Customs has reconsidered the three-year restriction on the re-use of air waybill numbers and determined that it should be reduced from three years to one year. This change is being made in conjunction with Customs efforts to improve its internal automated information systems relative to the tracking, archiving, and auditing of shipments by use of manifest numbers. Also, the huge volume of importations is affecting the availability of usable numbers for air cargo manifests. Thus, this document proposes to amend § 122.48(c) to provide a one-year time restriction on re-use of air waybill numbers on air cargo manifests.
The three-year restriction of § 4.7a(c)(2)(iii) on the re-use of bill of lading numbers will remain in effect for vessels. Start Printed Page 9424
Customs also proposes to amend § 122.48(c) to specify that the air waybill number referenced on the air cargo manifest must be an 11-digit number. This number is based on a standard International Air Transport Association format.
Before adopting this proposal as a final rule, consideration will be given to any written comments timely submitted to Customs. Comments submitted will be available for public inspection in accordance with the Freedom of Information Act (5 U.S.C. 552), § 1.4 of the Treasury Department Regulations (31 CFR 1.4), and § 103.11(b) of the Customs Regulations (19 CFR 103.11(b)), on regular business days between the hours of 9 a.m. and 4:30 p.m. at the Regulations Branch, Office of Regulations and Rulings, U.S. Customs Service, 1300 Pennsylvania Avenue, NW., 3rd Floor, Washington, DC.
Executive Order 12866
This document does not meet the criteria for a “significant regulatory action” as specified in E.O. 12866.
Regulatory Flexibility Act
Inasmuch as adoption of the proposed amendment regarding the one-year time restriction on re-use of air waybill numbers represents a loosening of the restriction on importers' use of such numbers, it is certified, pursuant to the provisions of the Regulatory Flexibility Act (5 U.S.C. 601 et seq.), that the proposed amendment to the Customs Regulations, if adopted, will not have a significant economic impact on a substantial number of small entities. Accordingly, the proposed amendment is not subject to the regulatory analysis or other requirements of 5 U.S.C. 603 and 604.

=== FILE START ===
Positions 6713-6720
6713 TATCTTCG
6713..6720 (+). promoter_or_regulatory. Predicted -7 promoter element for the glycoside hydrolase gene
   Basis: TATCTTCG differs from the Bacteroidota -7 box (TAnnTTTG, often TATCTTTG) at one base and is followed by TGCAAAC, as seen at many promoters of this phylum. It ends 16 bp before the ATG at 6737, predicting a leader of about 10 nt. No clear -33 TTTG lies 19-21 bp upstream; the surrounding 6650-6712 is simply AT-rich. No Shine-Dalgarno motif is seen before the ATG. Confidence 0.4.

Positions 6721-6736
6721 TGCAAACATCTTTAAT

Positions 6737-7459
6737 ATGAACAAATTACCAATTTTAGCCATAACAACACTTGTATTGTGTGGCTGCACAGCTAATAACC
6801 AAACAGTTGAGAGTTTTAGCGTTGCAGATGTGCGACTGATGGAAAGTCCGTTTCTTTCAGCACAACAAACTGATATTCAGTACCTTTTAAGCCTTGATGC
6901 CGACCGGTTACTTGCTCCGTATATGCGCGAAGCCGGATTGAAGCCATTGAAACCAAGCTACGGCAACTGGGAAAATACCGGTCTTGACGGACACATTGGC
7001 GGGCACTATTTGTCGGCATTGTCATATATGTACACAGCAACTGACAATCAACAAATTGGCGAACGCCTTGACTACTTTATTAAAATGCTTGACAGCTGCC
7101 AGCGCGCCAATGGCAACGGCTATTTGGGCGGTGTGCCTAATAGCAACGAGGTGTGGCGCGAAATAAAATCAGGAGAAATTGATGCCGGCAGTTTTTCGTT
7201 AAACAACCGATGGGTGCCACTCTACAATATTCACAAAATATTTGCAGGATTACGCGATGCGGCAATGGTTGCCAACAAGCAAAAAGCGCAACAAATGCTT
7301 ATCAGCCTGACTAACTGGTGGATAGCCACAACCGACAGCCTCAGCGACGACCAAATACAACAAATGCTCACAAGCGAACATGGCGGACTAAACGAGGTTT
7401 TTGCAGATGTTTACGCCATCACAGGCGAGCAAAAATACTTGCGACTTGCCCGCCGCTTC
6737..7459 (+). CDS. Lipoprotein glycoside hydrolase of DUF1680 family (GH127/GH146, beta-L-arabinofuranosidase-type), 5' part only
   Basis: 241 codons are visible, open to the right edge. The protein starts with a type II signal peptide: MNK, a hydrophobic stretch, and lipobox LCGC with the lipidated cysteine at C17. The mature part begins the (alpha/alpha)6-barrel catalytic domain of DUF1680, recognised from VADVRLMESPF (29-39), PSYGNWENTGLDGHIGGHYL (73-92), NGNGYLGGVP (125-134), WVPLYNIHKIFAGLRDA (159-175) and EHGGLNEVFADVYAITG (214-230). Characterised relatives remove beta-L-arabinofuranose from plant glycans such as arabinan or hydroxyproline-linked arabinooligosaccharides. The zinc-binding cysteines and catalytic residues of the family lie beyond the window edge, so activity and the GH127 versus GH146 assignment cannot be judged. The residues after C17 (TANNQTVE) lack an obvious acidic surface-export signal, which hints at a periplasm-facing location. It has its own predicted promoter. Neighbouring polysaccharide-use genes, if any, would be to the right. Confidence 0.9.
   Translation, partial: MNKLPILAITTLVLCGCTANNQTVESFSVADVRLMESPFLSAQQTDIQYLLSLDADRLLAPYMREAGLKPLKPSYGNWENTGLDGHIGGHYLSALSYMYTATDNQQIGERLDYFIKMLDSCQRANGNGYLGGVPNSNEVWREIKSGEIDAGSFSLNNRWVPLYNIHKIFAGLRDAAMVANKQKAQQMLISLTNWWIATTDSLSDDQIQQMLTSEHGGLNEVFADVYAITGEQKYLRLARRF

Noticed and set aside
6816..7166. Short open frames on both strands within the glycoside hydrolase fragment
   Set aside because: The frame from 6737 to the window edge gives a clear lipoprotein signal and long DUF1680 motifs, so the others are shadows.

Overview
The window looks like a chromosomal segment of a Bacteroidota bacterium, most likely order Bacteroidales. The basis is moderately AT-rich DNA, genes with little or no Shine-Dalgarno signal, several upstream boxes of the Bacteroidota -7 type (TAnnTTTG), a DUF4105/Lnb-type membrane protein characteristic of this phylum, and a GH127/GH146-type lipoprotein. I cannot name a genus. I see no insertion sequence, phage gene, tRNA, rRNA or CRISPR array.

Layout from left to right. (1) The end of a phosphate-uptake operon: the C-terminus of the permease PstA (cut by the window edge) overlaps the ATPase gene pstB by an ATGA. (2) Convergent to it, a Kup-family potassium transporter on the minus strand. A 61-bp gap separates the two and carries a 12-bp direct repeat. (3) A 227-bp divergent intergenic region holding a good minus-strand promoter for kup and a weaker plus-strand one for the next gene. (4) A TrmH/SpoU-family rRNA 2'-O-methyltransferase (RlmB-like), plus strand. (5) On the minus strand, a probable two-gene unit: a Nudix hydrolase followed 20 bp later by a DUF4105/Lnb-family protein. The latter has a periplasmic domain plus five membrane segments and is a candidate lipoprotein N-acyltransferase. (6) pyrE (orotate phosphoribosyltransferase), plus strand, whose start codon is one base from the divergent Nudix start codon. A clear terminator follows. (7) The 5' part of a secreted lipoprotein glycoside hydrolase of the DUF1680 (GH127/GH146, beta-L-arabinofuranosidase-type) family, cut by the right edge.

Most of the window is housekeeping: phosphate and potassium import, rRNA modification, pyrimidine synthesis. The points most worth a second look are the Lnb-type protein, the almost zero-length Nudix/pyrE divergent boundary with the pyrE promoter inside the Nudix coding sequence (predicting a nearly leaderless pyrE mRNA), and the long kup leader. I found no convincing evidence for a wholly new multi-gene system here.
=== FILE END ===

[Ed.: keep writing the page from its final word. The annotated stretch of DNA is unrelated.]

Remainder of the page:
The principal author of this document was Bill Conrad, Office of Regulations and Rulings, U.S. Customs Service. However, personnel from other offices contributed in its development.Start List of Subjects
List of Subjects in 19 CFR Part 122
- Air cargo
- Air cargo manifest
- Air carriers
- Air transportation
- Customs duties and inspection
- Entry procedure
Proposed Amendments to the Regulations
For the reasons stated in the preamble, part 122 of the Customs Regulations (19 CFR part 122) is proposed to be amended as follows:Start Part
PART 122—AIR COMMERCE REGULATIONS
1. The general authority citation for part 122 is revised to read as follows:
2. Section 122.48 is proposed to be amended by revising paragraph (c) to read as follows:
(c) Form. The air cargo manifest, Customs Form 7509, must contain all required information regarding all cargo on board the aircraft, except that a more complete description of the cargo shipped may be provided by attaching to the manifest copies of the air waybills covering the cargo on board, including, if a consolidated shipment, any house air waybills. When copies of air waybills are attached, the statement “Cargo as per air waybills attached” must appear on the manifest. The manifest must reference an 11-digit air waybill number for each air waybill it covers. The air waybill number must not be used by the issuer for another air waybill for a period of one year after issuance.
Robert C. Bonner,
Commissioner of Customs.
Timothy E. Skud,
Acting Deputy Assistant Secretary of the Treasury.
[FR Doc. 02-4954 Filed 2-28-02; 8:45 am]
BILLING CODE 4820-02-P